Government Watch. Are prepaid SIM cards to be sold only after identifying the purchaser?

LFMI examined draft amendments to the Law on Electronic Communication proposing mandatory registration of prepaid SIM cards by electronic communication providers, identification of customers identity and storage of their personal data.

The proposed regulation violates the principle of proportionality that requires that legal measures shall be strictly limited to what is absolutely necessary to achieve the desired objectives while keeping the administrative and other burden to a minimum. The proposed regulation has not been properly assessed in terms of its effect on the administrative burden and the principle of proportionality.

The explanatory note of the bill states that the proposed regulation will facilitate pre-trial investigation in cases where suspects are using mobile communication services, but no statistical data are provided to substantiate such statements.

It must be noted that the obligation to identify prepaid SIM card users and store their personal data would be valid only in Lithuania and prepaid SIM cards would continue to be sold without such restrictions in the neighbouring Latvia, Estonia, Poland and Belarus. Criminals will be able to purchase SIM cards in other countries and use them in Lithuania.

To add, some EU countries already have a compulsory registration of prepaid SIM users, but in 2012 the European Commission conducted research and the European Commissioner for Home Affairs Cecilia Malmström concluded that “to date there is no evidence that mandatory registration leads to a reduction in crime as well as there is no evidence in terms of benefits for criminal investigation or the smooth functioning of the internal market.”[1]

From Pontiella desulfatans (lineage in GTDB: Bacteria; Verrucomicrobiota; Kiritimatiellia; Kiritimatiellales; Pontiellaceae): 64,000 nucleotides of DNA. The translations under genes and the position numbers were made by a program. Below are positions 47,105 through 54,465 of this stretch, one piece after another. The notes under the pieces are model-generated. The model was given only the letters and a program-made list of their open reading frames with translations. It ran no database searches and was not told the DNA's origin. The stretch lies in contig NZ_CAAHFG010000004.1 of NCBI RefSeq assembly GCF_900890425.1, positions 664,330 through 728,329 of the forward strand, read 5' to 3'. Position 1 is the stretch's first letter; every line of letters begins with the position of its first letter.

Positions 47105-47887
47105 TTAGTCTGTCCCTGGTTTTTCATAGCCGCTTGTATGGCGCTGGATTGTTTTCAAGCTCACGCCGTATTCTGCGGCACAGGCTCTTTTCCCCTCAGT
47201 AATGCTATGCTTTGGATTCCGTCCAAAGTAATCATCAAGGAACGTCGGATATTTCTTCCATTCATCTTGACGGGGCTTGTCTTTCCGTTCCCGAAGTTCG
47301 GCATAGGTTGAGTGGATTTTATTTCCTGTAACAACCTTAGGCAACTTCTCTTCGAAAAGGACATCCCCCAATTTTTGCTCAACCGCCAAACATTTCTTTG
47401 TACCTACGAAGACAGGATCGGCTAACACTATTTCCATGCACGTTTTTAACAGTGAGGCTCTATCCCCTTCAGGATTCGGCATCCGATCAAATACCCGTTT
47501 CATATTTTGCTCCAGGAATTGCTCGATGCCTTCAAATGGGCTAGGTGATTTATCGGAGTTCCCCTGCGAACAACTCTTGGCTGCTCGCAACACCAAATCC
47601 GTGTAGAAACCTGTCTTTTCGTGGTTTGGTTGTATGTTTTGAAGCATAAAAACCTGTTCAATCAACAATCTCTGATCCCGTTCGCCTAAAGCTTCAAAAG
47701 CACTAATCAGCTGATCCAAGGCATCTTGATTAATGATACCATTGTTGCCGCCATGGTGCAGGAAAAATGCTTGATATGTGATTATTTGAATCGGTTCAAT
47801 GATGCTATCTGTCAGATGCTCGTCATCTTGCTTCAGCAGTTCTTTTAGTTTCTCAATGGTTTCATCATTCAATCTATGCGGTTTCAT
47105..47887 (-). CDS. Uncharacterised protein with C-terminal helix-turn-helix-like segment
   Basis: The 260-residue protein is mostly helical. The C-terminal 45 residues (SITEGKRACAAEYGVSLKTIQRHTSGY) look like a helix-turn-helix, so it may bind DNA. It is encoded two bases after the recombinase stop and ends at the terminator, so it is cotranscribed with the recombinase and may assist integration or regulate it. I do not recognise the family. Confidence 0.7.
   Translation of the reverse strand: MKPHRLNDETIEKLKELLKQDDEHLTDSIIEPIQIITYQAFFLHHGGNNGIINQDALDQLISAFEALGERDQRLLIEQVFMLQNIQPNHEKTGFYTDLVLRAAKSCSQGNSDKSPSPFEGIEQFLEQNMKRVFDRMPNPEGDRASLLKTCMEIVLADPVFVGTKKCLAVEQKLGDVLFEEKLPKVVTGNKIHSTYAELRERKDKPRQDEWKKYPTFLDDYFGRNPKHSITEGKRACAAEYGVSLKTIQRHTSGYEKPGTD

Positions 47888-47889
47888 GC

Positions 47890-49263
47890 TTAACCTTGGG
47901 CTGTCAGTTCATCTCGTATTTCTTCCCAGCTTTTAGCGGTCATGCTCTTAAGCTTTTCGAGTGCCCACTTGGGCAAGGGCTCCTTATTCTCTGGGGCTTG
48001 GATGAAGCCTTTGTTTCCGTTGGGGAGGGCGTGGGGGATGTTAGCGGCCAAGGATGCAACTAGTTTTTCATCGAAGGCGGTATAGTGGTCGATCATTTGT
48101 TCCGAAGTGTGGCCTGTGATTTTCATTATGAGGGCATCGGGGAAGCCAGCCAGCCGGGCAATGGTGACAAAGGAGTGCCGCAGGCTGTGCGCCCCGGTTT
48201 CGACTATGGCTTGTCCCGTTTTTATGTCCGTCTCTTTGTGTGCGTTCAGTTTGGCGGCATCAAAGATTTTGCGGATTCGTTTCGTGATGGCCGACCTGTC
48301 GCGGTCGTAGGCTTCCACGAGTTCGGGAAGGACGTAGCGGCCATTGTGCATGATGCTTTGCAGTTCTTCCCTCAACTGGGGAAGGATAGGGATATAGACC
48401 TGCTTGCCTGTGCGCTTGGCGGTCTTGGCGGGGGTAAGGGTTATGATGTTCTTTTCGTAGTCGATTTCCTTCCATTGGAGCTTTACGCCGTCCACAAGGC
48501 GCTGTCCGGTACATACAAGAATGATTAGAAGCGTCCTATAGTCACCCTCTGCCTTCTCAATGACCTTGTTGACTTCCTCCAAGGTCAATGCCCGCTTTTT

Furthermore, the proposed regulation would require additional administrative measures as well as both human and financial resources. Higher administrative costs would result in more expensive services and increased consumer prices.
It should be noted that the implementation and practical application of such a regulation is unclear and may infringe on personal rights of those already using prepaid SIM cards.

It is unclear whether mobile operators will be required to identify those already using prepaid services. If so, contacting every single customer will require a particular concentration of resources. What is more, the collection of personal data may result in more criminal activities, because offenders may attempt to take advantage of the new regulation by contacting people in order to obtain their personal information.

In addition, the requirement to identify customers would undermine the key elements of current agreements between customers and service providers, and a retroactive regulation will infringe on one of the fundamental legal principle, namely lex retro non agit.

Having in mind the practical implications of the proposed regulation, it may turn out to be harmful rather than beneficial, so the bill should be declined.

The full position paper in Lithuanian can be found at

[1] GSMA. 2013. The Mandatory Registration of Prepaid SIM Card Users. Available online at